For instance, for some people, it might be the subject of victim blaming, for others, it might be the gun control debate. We all have that one special topic that’s close to our heart and may make us a little more emotionally volatile than usual
The degree of one’s emotions varies inversely with one’s knowledge of the facts. – Bertrand Russell
At the end of the day, remember – it’s just an online discussion. Don’t take it personally. Anything that happens within your monitor should stay within your monitor – don’t let it affect your life outside of social media. Step back, inhale, hold, exhale. And then move on with your life; it’s no good letting things online affect things offline.
If your emotions are getting the better of you, drop the conversation and come back when you’ve cleared your mind.
8. Learn and educate through discussion
Before entering a discussion, ask yourself first: are you willing to change your thoughts if new facts emerge or are you here to attack someone’s beliefs? Are you here to helpfully educate someone or are you here because you had a bad day and you want to win an argument?
A discussion is more than just flinging smart comments at each other – it’s an actual exchange of thoughts, insights, and perspectives. It’s less about being right or wrong and more about a better idea of how the world works.
To use an example, the next time you find yourself in a heated discussion (or argument) with someone about religion, take your time to ask them how they actually think and feel. Probe a little – try to understand them and put yourself in their shoes. There’s a reason why people say the things they say, and if you truly wish to understand where they are coming from, you should probe deeper and find their motivation.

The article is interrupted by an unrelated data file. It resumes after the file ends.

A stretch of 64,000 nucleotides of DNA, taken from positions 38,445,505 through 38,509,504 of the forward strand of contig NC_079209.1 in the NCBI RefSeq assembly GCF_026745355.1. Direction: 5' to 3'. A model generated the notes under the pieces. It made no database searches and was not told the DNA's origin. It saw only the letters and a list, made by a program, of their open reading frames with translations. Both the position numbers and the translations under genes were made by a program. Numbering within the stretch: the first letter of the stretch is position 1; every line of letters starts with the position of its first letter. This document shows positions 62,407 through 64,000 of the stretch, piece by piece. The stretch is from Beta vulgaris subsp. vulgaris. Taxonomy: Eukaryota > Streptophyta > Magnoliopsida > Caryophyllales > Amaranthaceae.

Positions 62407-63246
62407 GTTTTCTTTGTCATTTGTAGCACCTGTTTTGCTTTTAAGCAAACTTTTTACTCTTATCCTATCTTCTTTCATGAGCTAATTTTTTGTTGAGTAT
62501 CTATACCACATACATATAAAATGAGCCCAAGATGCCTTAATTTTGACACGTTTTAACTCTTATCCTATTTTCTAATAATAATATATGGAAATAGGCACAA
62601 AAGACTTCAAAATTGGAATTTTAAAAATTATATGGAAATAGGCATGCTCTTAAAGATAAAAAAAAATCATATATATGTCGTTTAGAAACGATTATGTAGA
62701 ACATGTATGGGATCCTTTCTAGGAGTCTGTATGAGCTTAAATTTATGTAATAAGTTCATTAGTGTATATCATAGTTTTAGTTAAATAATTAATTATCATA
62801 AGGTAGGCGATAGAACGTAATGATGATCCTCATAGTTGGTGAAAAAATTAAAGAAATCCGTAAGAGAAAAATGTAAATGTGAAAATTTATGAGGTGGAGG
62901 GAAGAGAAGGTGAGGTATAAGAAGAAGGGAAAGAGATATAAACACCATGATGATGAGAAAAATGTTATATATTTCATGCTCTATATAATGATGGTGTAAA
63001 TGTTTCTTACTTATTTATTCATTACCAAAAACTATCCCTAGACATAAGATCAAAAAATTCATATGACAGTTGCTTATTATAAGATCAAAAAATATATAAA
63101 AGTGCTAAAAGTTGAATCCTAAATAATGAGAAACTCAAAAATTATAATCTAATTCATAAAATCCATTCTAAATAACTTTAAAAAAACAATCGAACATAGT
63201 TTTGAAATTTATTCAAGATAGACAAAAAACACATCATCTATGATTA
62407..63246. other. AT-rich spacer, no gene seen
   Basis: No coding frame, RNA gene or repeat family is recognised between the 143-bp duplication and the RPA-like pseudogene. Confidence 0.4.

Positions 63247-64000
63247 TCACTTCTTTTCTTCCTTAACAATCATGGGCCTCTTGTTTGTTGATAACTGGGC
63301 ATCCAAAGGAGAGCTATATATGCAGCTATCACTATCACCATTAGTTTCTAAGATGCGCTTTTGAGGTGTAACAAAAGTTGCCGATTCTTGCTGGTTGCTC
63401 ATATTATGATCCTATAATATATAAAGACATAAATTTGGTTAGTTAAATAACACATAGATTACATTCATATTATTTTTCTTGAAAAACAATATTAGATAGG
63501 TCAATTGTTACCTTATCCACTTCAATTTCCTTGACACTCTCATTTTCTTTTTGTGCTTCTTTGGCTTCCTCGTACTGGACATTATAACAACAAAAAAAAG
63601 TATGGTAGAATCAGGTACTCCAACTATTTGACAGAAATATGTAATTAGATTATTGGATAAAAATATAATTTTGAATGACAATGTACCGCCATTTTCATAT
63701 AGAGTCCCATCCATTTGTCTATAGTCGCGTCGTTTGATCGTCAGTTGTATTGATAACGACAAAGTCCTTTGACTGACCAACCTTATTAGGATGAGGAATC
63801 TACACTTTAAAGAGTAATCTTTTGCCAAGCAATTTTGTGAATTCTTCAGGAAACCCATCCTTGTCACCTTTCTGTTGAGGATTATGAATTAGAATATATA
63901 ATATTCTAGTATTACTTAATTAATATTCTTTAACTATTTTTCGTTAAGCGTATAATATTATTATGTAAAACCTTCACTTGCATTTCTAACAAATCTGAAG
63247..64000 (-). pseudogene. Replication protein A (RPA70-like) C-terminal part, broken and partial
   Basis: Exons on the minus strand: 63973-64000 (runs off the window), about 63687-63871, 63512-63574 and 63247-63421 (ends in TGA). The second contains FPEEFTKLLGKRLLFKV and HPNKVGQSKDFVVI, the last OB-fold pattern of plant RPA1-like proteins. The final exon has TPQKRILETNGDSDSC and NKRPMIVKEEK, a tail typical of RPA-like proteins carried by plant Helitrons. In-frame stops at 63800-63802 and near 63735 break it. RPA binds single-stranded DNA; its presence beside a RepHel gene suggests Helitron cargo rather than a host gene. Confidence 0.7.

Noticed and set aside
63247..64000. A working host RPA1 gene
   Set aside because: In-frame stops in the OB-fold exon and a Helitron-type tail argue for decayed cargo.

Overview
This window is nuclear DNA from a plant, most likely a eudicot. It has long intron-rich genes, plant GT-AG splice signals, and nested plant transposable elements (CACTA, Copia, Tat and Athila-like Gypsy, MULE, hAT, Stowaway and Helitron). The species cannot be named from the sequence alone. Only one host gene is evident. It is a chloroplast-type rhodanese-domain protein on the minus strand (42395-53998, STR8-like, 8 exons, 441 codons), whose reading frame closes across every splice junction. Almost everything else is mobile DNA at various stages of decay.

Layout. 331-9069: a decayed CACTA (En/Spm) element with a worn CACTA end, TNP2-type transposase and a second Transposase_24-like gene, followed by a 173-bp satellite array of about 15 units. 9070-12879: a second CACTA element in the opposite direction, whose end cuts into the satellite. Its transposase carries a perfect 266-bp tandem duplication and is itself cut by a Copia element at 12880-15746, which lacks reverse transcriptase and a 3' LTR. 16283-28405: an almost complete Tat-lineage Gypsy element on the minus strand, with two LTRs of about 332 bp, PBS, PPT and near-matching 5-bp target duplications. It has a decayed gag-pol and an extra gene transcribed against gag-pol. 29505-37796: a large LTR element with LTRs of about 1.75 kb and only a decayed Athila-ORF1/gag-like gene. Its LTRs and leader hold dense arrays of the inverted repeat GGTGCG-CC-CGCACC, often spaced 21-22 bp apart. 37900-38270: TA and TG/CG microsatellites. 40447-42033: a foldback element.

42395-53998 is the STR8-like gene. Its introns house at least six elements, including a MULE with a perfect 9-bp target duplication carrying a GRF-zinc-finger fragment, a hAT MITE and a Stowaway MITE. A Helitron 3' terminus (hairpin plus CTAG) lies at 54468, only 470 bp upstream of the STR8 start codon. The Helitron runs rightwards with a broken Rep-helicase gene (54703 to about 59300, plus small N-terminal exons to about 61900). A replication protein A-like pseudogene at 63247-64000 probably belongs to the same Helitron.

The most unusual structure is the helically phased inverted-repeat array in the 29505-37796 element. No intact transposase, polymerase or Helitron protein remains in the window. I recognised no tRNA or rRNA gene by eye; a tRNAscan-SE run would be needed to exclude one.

9. Introduce a new idea and be ready to defend it
If you want to promote good discussion, steer it towards something new, things that are controversial. Rather than just repeating what the majority already keep saying, try to display an original thought and see how others may react to it.
Be ready to be greeted with an array of different perspectives and ideas – not all of them necessarily something you might agree with. Start asking questions, offer hypothetical scenarios, and basically anything that would advance the discussion.
10. Write things that you can say in person
Always ask yourself, is this something I would say in person? If this person stood right in front of me, is this something I would be proud of saying, and something I think would contribute to the other person?
If your status, comment, the reaction is something you can’t stomach saying in person, then perhaps it’s better if you don’t say it at all. It’s easy to say things online – immediate repercussions won’t be felt.
A concluding look
Things won’t always go as planned – sometimes, bad discussions just happen. Someone might misunderstand what you were trying to say and ends up using your badly worded statement against you. Or you misunderstood someone and completely missed the point of the topic at hand. Don’t let that discourage you.
Learn from those instances and try to use the experience for future discussions. What’s important is that you keep on stirring up those good discussions each time you have the chance. The internet could use more of them.